Matchgirls at Whitsun, 1888
by Emma Purshouse
Matchgirls at Whitsun, 1888 is the Poetry category Runner Up in the 2020 Matchgirls Creative Arts Competition run in partnership with Pen to Print
They clatter out of the Paragon
fringed, feathered, foul-mouthed,
singing at voice tops, filling the air
with sparking exuberance. Arm in arm,
a battalion in beer, cheeking the chaps
that cat call from curb sides offering to treat them.
Mary doubles up with laughter so hard
she says it makes her teeth ache.
At each alley way and street corner
they turn another girl loose until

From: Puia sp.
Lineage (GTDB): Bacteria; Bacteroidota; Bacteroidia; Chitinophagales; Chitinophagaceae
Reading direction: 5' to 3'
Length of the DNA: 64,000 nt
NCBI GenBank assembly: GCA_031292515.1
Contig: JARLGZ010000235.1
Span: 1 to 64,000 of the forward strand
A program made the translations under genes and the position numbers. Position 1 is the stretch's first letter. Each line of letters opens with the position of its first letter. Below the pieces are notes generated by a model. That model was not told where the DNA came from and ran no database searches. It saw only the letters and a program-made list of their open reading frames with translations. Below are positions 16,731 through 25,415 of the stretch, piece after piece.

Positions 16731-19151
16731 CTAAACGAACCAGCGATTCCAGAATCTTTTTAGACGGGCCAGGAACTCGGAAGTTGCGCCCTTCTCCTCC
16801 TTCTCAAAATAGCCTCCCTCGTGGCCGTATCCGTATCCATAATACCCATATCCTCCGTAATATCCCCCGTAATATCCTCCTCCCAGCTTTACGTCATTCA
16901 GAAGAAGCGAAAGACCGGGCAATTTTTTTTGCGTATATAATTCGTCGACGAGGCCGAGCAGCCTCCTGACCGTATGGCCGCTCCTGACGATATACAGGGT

only two are left to say goodnight.
Maggie becomes a song disappearing
into darkness. Sarah at the lodging door
hopes Mrs Meany has glued herself to sleep
amongst finished boxes stacked high
on the table. Hopes she isn’t waiting up
with a What time do you call this?
a You’ll catch it when they lock you out
for half the day, a whispered Baggage,
phossy jaw set to chew so hard at Sarah
she has to look away. Hopes there’ll be no
Out on your ear if you don’t make the rent,
to follow her up the wooden hill,
to a damp bed shared with a killed mood,
to work rosary beads through her fingers,
pray for change, wake in the night with a start
to see her work things glowing away
on the chair. Like an omen or a visitation.
Emma Purshouse is currently the Poet Laureate for the City of Wolverhampton. She writes for both children and adults. Her most recent poetry collection is ‘'Close’ (Offa’s Press). Her first novel ‘Dogged’ (Ignite Books) was published early in 2021. Emma has performed her work at spoken word nights and festivals across the UK.